Commonalities across all periods
Although concentrations varied across different periods, there were several common relationships with respect to both organic nutrients and the most common inorganic N form, NH4+ when all data were considered. Concentrations of DON were significantly positively related to concentrations of DOC with a slope of 6.34 (p < 0.01), but concentrations of DOP were not significantly correlated with DOC when all individual data are considered (Fig. 7a,b). The concentrations of both NH4+ and DOP were significantly related to pH, implying their direct association with organic input as flow increased (Fig. 7c,d).
Concentrations of Chl a did not show any clear patterns with either salinity or temperature, although at salinities > 40 and at temperatures > 30 °C large blooms did not accumulate, suggesting a limit to tolerance to those extreme conditions (Fig. 8a,b). Concentrations of Chl a were directly and significantly related to concentrations of DOP and DON (R2 = 0.75 and 0.44, respectively, p < 0.01 in each case; Fig. 8c,d). No direct relationships were found for Chl a and concentrations of PO4−3 or NO3− (not shown), but concentrations of Chl a declined as concentrations of NH4+ increased (Fig. 8e). However, it is of note that Chl a values in excess of 20 μg L−1 were observed when concentrations of NH4+ were > 40 μM. Concentrations of Chl a decreased as DON:DOP increased, reflecting P stress under the higher ratio conditions (Fig. 8f).
Management of complex systems which are subject to long term change on a variety of scales is challenging. These climatological pressures occur under varying spatial and temporal scales, from local hurricanes, which are increasing in severity with climate change, to regional droughts, to larger scale global weather cycles such as El Niño-Southern Oscillation. These climatological pressures often overlap with ongoing local anthropogenic changes such as coastal development and eutrophication, further increasing the complexities of management.
Northern, central and eastern Florida Bay have classically been viewed as having nutrient availability that is typically in higher-than-Redfield ratio proportions, very low in inorganic P, but high in DON, DOP and DOC (Powell et al. 1989; Fourqurean et al. 1992; Glibert et al. 2004; Boyer et al. 2006). Benthic productivity, which can access sedimentary P, is typically higher than water column productivity in central and eastern bay (Fourqurean et al. 2002; Nielsen et al. 2006), and seagrasses have historically been more productive in the central bay region than in the eastern bay region (Fourqurean and Robblee 1999). Episodic periods of seagrass loss and picocyanobacterial blooms have occurred in Florida Bay over the past several decades. A decline in seagrass in fall 1987 destroyed 4000 ha of Thalassia spp., and thinned an additional 23,000 ha (Robblee et al. 1991), resulting in the loss of 30% of the community (Hall et al. 1999; Durako et al 2002). Maximum loss of Thalassia occurred in the highest density beds, especially in the north-central bay, and loss of this keystone species caused a cascade of ecological effects. Beginning in 1991, phytoplankton blooms dominated by the picocyanobacterium Synechococcus spp. began to appear in the central and western bay regions (Boyer et al. 1999; Stumpf et al. 1999) and have occurred sporadically since (Richardson and Zimba 2002; Glibert et al. 2004, 2009, 2010). Management of water quality has focused on re-establishing sufficient flow (and fresh water) to support seagrasses, but the interplay of freshwater flow and nutrient input–and the contrasting effects on seagrasses and phytoplankton blooms–needs to be more holistically considered.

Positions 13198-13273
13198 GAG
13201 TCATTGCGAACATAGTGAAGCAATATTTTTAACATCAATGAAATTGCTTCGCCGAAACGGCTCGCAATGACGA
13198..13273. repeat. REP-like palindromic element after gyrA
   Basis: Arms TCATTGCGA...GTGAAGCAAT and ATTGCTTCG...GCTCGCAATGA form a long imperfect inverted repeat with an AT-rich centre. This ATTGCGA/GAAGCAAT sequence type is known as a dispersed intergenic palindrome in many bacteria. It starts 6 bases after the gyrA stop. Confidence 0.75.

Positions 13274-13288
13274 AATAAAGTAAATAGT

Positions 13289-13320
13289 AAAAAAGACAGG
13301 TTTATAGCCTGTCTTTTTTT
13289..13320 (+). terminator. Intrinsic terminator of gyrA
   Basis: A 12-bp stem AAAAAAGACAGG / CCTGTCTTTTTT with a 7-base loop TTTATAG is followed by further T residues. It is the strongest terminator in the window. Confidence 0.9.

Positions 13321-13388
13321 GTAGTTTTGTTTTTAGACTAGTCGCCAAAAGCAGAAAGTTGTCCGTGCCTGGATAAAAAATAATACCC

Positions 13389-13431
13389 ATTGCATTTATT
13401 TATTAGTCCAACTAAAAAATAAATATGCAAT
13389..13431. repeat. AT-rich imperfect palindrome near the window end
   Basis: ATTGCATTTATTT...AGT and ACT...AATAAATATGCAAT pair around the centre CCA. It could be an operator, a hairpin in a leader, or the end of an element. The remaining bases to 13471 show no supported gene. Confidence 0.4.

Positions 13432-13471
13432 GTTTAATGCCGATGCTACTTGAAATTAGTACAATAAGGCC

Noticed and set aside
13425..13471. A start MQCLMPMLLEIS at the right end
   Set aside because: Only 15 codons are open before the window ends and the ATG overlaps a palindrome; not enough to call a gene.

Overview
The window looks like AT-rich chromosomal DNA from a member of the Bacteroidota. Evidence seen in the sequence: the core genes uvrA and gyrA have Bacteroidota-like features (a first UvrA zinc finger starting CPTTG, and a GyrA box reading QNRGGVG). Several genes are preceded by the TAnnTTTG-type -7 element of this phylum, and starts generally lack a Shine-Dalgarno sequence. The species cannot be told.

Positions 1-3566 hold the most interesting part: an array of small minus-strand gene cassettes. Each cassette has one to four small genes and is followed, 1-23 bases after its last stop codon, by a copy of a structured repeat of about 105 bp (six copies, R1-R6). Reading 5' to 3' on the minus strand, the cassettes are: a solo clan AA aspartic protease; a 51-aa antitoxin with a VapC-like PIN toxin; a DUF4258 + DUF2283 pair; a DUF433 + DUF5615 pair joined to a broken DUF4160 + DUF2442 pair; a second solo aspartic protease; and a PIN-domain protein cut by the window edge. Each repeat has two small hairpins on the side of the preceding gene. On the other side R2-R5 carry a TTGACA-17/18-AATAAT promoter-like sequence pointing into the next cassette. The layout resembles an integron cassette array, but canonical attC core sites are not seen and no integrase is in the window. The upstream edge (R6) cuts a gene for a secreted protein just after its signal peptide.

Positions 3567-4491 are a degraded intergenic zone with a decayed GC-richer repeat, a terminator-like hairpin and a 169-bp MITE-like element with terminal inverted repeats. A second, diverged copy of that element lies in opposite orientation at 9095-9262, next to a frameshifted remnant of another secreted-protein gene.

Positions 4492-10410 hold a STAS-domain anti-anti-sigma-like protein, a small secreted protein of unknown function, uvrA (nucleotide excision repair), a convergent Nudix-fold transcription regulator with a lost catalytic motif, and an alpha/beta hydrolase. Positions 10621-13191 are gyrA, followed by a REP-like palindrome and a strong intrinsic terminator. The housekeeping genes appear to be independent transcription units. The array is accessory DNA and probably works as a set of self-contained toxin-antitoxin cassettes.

There have been many studies addressing single drivers and their impacts on different aspects or biological components of the south Florida aquatic ecosystems, such as the impacts of hurricanes on phytoplankton (Briceño and Boyer 2010; Wachnicka et al. 2019; Peierls et al. 2003), mangroves (Lagomasino et al 2020), corals (Kobelt et al. 2019) and El Niño impacts on river flow and biotic responses (Schmidt et al. 2001; Abtew and Trimble 2010; Phlips et al. 2014), coastal salinity (Schmidt and Luther, 2002; Kelble et al. 2007) and seagrasses (Fourqurean and Rutten 2004; Carlson et al. 2010). However, the majority of these studies address immediate post-driver impacts, and not the processes which underlie/drive this complex system and the component biotic responses. The Florida Bay data set analyzed here, monitored monthly or bimonthly for a variety of chemical, physical and biological parameters (Boyer and Briceño 2008; Glibert et al. 2009), has provided us a tool to assess the processes and cycling which underlie the impacts of long-term drivers in this system such as drought, hurricanes and El-Niño. The data period examined here includes discrete temporal and spatial periods where these large-scale pressures dominated the meteorology and hydrology of the region. Each period resulted in unique responses in terms of downstream hydrological conditions, nutrient loads, seagrass stress and picocyanobacterial blooms. Here, different stressors are discussed in terms of biogeochemical effects and physiological responses and a conceptual model is presented for how and why picocyanobacteria blooms occurred when they did–and why they were displaced in time from the drought-related seagrass die-off (Fig. 9).